While the guidelines do not require marketplace models to get a license to operate, they do insist on such e-commerce entities to ensure all information displayed on their platforms and pertaining to sellers/brand owners, vendors, manufacturers and their respective food products, is authentic and not misleading. Also, clear emphasis is to be placed on any liability resulting from the violation of the FSS Act and relating rules and regulations as the onus to be borne by these brand owners, restaurants, vendors or manufacturers.

A fine example is that of Zomato, the search and listing platform that could have easily fallen into the ‘marketplace model’ category; however,  its gradual foray into the food delivery services space and aggressive future plans to get on the ‘cloud kitchen’ bandwagon means it will now have to acquire the FSSAI license. Same goes for UberEATS, the new entrant in the online food ordering and delivery space.

Considering such broad legal directives having been brought in place, it is imperative that food-tech start-ups operating on a medium-to-top level scale, obtain the FSSAI registration as well as the FSSAI license from the concerned authority. Cooperating with the legal checks and balances set by the government will not only help these companies operate smoothly, on a zero-conflict ground, but also enhance their credibility in the eyes of the public that is becomingly increasingly conscious of food safety and hygiene.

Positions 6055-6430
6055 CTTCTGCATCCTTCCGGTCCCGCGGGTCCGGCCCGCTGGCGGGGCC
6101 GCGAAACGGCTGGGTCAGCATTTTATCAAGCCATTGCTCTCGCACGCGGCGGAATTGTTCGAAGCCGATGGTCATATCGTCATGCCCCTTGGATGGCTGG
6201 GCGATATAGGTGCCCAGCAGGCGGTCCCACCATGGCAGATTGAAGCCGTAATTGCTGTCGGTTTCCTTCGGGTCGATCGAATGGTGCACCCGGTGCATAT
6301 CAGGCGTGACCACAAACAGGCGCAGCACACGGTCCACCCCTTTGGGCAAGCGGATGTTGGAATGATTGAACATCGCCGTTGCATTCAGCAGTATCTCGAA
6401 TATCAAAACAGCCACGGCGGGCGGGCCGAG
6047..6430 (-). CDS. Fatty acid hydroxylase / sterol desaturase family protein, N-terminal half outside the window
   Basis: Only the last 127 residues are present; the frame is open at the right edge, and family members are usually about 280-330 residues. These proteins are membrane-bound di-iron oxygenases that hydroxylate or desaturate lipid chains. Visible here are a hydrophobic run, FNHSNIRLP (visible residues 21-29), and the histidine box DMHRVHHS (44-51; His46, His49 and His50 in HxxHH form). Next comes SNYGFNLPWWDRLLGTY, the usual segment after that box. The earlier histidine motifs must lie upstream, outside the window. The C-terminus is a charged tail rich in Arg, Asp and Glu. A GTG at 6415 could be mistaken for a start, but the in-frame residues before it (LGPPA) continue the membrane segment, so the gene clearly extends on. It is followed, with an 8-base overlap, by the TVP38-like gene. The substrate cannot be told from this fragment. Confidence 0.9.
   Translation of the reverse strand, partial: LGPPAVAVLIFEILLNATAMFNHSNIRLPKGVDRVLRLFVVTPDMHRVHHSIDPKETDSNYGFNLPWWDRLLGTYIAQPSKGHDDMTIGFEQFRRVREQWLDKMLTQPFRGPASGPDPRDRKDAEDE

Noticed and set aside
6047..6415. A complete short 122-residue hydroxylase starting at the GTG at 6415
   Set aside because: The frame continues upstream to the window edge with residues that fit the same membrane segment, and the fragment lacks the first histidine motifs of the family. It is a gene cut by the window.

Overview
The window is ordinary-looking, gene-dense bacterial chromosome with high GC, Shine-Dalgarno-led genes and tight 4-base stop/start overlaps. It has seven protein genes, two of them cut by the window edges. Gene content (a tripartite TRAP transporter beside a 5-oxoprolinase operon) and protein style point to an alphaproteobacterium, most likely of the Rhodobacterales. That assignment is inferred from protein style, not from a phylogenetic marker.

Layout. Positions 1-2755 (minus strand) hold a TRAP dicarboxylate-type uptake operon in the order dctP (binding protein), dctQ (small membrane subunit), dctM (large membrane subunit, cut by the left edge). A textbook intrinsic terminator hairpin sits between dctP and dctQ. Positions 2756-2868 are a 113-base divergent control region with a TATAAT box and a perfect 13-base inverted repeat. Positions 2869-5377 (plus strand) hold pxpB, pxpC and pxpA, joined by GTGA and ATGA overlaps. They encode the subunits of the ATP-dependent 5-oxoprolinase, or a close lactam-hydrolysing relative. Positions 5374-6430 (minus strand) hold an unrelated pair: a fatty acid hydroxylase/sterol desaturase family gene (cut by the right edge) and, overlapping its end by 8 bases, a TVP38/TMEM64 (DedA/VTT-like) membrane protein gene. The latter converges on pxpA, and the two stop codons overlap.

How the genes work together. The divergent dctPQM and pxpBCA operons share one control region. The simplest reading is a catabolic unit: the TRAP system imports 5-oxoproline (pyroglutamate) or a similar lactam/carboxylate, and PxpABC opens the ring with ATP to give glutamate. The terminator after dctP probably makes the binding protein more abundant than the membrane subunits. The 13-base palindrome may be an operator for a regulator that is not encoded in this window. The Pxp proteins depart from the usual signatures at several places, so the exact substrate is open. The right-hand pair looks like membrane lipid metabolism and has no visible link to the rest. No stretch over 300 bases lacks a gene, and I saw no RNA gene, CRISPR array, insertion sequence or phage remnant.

Make no bones about the journey ending with merely getting hold of your food license though; you could still get your license suspended or scrapped altogether if you do not meet the safety and quality standards as prescribed under the Food Safety and Standards Act, 2006 as did many food business operators in Pune alone in 2014. A Domino’s outlet of the global pizza chain in Amroha, UP, too, met with the same fate when it had its license suspended for supplying “below standard sauce.”

So keep in mind, whether you are a food-tech startup struggling to secure that first round of investor funding or are already a formidable player in the food industry , don’t delay getting yourself an FSSAI registration and/or the FSSAI license (if you still have not done so) so you are well equipped before plunging into unknown terrains.